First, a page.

A celebration of intellectual curiosity and personal adventure through a portrait of 16-year-old English girl’s questionable romance with a man twice her age, “An Education” is a wonderful film. As a serious student in love with all things French who can’t wait to shake off the constraints of her sheltered suburban London upbringing, circa 1961, Carey Mulligan shines in a captivating performance. Lone Scherfig’s emotionally pulsing, culturally observant picture simply bursts with life, which should translate into a healthy career for Sony Pictures Classics which bought the rights at Sundance.
Based on a memoir by British journalist Lynn Barber, Nick Hornby’s droll, insightful script deftly captures the inner life of a cloistered girl selectively aware of the pleasures, both brainy and sensual, awaiting in the larger world, but who remains restricted by her blinkered parents in Twickenham and the constraints of a strict girls’ school.
An excellent student, Jenny (Mulligan) knows she’ll find what she’s looking for if her dream of being accepted into Oxford comes true. But the curtain to the wonders of adult life is pulled back sooner than expected by David (Peter Sarsgaard), a smooth, funny bloke who rolls into her life driving a gorgeous maroon Bristol and soon has her out on the town at smart concerts and clubs rather than lying in her room listening to Juliette Greco records.
David is a self-professed graduate of “the university of life,” a man able to charm Jenny’s parents into letting him squire their daughter around by flattering her demure mum (Cara Seymour) and connecting man-to-man with her father (Alfred Molina), a loud, small-minded fellow for whom an outing to the West End is an unthinkable as a trip to the moon.
David pals around with a glamorous couple, the dashingly good-looking Danny (Dominic Cooper) and the gorgeous but fearsomely superficial Helen (Rosamund Pike). Claiming he used to study with C.S. Lewis and can get “Clive” to sign a book for Jenny, David persuades her parents to allow him to drive her to Oxford for an overnight trip with his friends.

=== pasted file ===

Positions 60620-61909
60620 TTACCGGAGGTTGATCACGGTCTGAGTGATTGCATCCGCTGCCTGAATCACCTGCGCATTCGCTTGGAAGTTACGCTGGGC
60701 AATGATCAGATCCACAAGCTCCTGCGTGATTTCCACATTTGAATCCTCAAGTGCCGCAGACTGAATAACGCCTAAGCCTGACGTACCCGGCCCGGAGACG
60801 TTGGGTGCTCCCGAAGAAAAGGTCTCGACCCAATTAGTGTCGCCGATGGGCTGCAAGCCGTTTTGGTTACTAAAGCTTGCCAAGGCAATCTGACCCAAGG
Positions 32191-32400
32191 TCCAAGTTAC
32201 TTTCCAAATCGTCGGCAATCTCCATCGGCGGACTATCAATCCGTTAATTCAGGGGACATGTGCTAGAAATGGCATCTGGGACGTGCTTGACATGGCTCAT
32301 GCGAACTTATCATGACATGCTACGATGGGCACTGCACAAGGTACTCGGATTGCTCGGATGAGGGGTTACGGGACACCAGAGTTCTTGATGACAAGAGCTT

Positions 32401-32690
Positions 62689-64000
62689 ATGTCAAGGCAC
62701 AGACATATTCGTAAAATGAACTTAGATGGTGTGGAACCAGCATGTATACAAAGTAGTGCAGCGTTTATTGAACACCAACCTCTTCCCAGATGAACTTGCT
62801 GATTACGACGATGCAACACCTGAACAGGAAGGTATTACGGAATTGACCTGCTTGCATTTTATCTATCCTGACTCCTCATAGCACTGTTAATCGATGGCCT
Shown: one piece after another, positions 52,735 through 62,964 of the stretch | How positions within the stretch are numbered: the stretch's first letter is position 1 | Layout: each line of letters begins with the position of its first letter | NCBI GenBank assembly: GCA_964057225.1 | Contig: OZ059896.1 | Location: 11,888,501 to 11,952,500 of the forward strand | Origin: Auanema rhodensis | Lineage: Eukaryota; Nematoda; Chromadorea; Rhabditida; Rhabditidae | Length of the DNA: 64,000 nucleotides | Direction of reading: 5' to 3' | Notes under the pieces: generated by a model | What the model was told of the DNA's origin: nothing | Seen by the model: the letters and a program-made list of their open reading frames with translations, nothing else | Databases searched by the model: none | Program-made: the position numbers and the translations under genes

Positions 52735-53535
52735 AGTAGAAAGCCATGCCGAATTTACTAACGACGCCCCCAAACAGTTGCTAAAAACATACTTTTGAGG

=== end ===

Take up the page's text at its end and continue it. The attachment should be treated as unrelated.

Sharing a room with his curious but properly wary date, David tries to nudge the relationship into sexual waters but respectfully settles for something romantic for the time being. Some suspicious business-dealings cast the first cloud over David, but what’s most important for Jenny is that life is so much more interesting with him around.
At school, Jenny has become quite the jeune fille a la mode, passing out colored Russian cigarettes (everyone smokes madly all the time), cluing in the other girls on the correct interpretation of existentialist notions and deciding to celebrate her rapidly approaching 17th birthday by losing her virginity, preferably on a trip to Paris that David has proposed.
Jenny’s naivete and her blindness to what might really be going on eventually fall heavily upon her. But when she sobers up to the full nature of her time with David, the good far outweighs the bad; the film puts great stock in the value of experience, of tasting what life has to offer, of gaining wisdom through trial and error.
There are many reasons — legal, moral and ethical — to object to David’s opportunistic treatment of his impressionistic young charge. But the film assumes the perspective of its protagonist, that, David’s deceptions notwithstanding, he has been someone very much worth knowing for his wit, intelligence and sense of fun.
And this is a film that is nothing if not fun.
Every scene sparkles with spry dialogue, as Jenny navigates her way in the big wide world of exciting, if devious, adults. Pic will remind viewers that, as of 1961-62, England was still stuck in postwar austerity, with the Swinging Sixties a couple of years off. Scherfig, Hornby, lenser John de Borman, production designer Andrew McAlpine, composer Paul Englishby, music supervisor Kle Savidge, costume designer Odile Dicks-Mireaux and all other hands alertly attend to the details of period looks, sounds and attitudes.
In this regard, the pivotal character is Jenny’s English teacher Miss Stubbs (a fine Olivia Williams), an attractive woman beneath her prim, spinsterish glasses, garb and stern attitude. Stubbs well perceives the changes in her star student, and their final confrontation is bracingly presented.
Thesping is delicious. Sarsgaard, sporting a decent accent and an ever-present twinkle in his mischievous eyes, marvelously expresses the savoir faire that has such an impact on Jenny. Cooper and Pike suggest the last gasp of overly fussy high style that will soon be replaced by Carnaby Street trendiness, Molina and Seymour aptly fill out their traditional roles, Emma Thompson has a couple of key scenes as the school headmistress, and Matthew Beard is touchingly gawky as a smitten student who realizes Jenny’s out of his reach the moment David appears on the scene.
But there’s no question of who the star is here. Mulligan, 22 when the picture was shot, is completely convincing as 16 going on 17. Attractive without being a knockout, she tangibly communicates Jenny’s thirst for knowledge, her attraction to culture and impatience atconservative ways of thinking and behaving. The way she tosses off little French phrases may be pretentious, but it adorably indicates where her head is. And when she finally gets to Paris and puts up her hair, you could almost swear you’re watching Audrey Hepburn skipping through the same streets 50 years ago.